In the first sentence Palin is clearly asking that her audience ask Gawd to protect the US military. In the second sentence, I think she intends to request her audience to ask Gawd to protect "our national leaders".

Following this with a request that her audience "hope" that the war is a mission from Gawd does not make much sense, either rhetorically or on its own grounds.

I think that Palin just left out a word, so that she intended to say:

"Pray for our military men and women who are striving to do what is right. Also, for this country, that our leaders, our national leaders, [who] are sending them[U.S. soldiers] out on a task that is from God, that is what we have to be praying for"

This is how her request has generally been interpreted.

 
At 1:26 PM, September 15, 2008, Blogger David Friedman said...

"I think that Palin just left out a word, so that she intended to say:

"Pray for our military men and women who are striving to do what is right. Also, for this country, that our leaders, our national leaders, [who] are sending them[U.S. soldiers] out on a task that is from God, that is what we have to be praying for""

The word "that," which I have boldfaced above, makes no sense on your reading. It makes perfectly good sense if you don't add additional words but read what Palin said as she said it. We are to pray that something is true.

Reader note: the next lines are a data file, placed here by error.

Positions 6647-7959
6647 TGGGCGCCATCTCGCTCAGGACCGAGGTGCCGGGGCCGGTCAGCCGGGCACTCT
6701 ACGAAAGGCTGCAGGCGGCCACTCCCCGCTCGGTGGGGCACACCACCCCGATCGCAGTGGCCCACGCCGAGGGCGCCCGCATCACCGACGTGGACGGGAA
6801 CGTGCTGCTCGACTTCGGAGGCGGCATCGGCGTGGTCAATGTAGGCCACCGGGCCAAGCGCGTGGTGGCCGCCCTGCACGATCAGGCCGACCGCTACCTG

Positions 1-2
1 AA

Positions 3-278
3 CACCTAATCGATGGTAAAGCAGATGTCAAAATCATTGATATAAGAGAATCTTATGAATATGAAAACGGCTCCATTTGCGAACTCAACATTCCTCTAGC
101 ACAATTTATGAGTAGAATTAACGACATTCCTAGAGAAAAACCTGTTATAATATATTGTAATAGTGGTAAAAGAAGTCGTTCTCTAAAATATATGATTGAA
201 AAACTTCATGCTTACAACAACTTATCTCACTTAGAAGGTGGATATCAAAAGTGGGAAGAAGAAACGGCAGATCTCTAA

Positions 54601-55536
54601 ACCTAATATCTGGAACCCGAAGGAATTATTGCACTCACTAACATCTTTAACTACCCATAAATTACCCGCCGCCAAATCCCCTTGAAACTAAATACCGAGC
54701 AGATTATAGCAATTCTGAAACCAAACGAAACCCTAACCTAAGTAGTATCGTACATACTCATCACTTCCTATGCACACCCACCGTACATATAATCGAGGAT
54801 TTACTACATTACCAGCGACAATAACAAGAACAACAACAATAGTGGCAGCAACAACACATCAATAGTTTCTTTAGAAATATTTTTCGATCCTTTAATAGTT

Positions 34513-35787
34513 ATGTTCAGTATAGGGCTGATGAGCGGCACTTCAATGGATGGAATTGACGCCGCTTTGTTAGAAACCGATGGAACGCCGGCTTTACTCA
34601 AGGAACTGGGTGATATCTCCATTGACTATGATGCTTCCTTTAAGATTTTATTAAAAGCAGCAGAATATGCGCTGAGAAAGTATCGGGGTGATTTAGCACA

"This is how her request has generally been interpreted."

That "interpretation" requires that you leave out a word ("that"), add some additional words, and ignore what Palin herself said when she was asked by Gibson. I can imagine someone saying that he thinks that was what she meant, but what various people, including Gibson, claimed was that that was what she said. And they didn't do it with the full quote but with a fragment taken out of the middle of a sentence.

I find it hard to see how anyone could do that in good faith.

 
At 1:41 PM, September 15, 2008, Blogger Dan Clore said...

'The word "that," which I have boldfaced above, makes no sense on your reading. It makes perfectly good sense if you don't add additional words but read what Palin said as she said it. We are to pray that something is true.'

Unfortunately, as I said before, this interpretation does not make sense either rhetorically or on its own. (Really, let's hope that this is a mission from God? As opposed to what, a mission from Satan?)

Palin's second sentence is ungrammatical. She seems to be having trouble getting out what she wants to say, putting out some sentence fragments that don't fit together, restarting and going back to clarify. So if you want to, you can argue all day about what she really meant.

 
At 11:19 PM, September 17, 2008, Blogger David Friedman said...

"Really, let's hope that this is a mission from God? As opposed to what, a mission from Satan?"

As opposed to a mission not from God, of course. That could be a mission from Satan or simply a human mission that some people mistakenly think is from God.

 
At 11:22 PM, March 16, 2009, Blogger moto said...